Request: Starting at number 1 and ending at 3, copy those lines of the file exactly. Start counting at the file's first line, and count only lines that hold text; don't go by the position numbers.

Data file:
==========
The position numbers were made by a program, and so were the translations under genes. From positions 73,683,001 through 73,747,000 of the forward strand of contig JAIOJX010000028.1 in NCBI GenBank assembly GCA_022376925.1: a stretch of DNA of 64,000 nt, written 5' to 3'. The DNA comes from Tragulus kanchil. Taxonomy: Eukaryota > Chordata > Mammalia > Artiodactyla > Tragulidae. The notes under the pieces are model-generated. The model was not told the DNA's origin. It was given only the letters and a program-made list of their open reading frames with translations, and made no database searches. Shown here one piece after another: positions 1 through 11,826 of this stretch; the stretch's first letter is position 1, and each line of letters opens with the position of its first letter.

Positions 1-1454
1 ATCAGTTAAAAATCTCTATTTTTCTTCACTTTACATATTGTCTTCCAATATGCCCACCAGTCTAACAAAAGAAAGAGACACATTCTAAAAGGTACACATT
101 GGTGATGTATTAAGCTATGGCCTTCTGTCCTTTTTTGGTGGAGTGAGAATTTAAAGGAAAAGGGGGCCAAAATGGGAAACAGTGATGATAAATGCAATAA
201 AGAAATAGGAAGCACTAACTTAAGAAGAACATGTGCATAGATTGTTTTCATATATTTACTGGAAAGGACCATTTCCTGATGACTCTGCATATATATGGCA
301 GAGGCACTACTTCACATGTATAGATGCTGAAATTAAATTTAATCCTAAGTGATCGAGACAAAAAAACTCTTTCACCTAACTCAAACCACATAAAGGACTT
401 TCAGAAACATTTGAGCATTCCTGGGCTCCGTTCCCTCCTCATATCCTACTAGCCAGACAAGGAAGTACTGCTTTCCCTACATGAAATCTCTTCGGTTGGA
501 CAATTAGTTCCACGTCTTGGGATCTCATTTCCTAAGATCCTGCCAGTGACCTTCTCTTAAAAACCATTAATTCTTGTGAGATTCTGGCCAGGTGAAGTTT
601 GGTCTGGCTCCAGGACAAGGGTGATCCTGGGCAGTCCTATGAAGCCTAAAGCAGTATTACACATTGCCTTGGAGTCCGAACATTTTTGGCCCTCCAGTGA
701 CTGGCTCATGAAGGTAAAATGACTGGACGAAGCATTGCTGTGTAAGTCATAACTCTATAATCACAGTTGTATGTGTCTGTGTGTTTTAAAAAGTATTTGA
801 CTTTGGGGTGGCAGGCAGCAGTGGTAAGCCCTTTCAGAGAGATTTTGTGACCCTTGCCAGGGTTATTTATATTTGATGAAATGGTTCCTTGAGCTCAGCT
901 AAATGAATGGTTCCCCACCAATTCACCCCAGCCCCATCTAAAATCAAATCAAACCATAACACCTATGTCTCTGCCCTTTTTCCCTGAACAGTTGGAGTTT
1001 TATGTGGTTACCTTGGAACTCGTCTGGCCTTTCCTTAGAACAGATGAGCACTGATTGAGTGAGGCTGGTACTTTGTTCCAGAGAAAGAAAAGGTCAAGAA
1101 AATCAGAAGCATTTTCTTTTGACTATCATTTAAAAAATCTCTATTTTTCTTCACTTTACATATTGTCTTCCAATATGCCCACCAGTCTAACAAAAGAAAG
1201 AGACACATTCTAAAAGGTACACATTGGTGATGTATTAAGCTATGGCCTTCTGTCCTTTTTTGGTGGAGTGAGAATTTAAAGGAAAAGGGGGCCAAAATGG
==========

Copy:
The position numbers were made by a program, and so were the translations under genes. From positions 73,683,001 through 73,747,000 of the forward strand of contig JAIOJX010000028.1 in NCBI GenBank assembly GCA_022376925.1: a stretch of DNA of 64,000 nt, written 5' to 3'. The DNA comes from Tragulus kanchil. Taxonomy: Eukaryota > Chordata > Mammalia > Artiodactyla > Tragulidae. The notes under the pieces are model-generated. The model was not told the DNA's origin. It was given only the letters and a program-made list of their open reading frames with translations, and made no database searches. Shown here one piece after another: positions 1 through 11,826 of this stretch; the stretch's first letter is position 1, and each line of letters opens with the position of its first letter.

Positions 1-1454
1 ATCAGTTAAAAATCTCTATTTTTCTTCACTTTACATATTGTCTTCCAATATGCCCACCAGTCTAACAAAAGAAAGAGACACATTCTAAAAGGTACACATT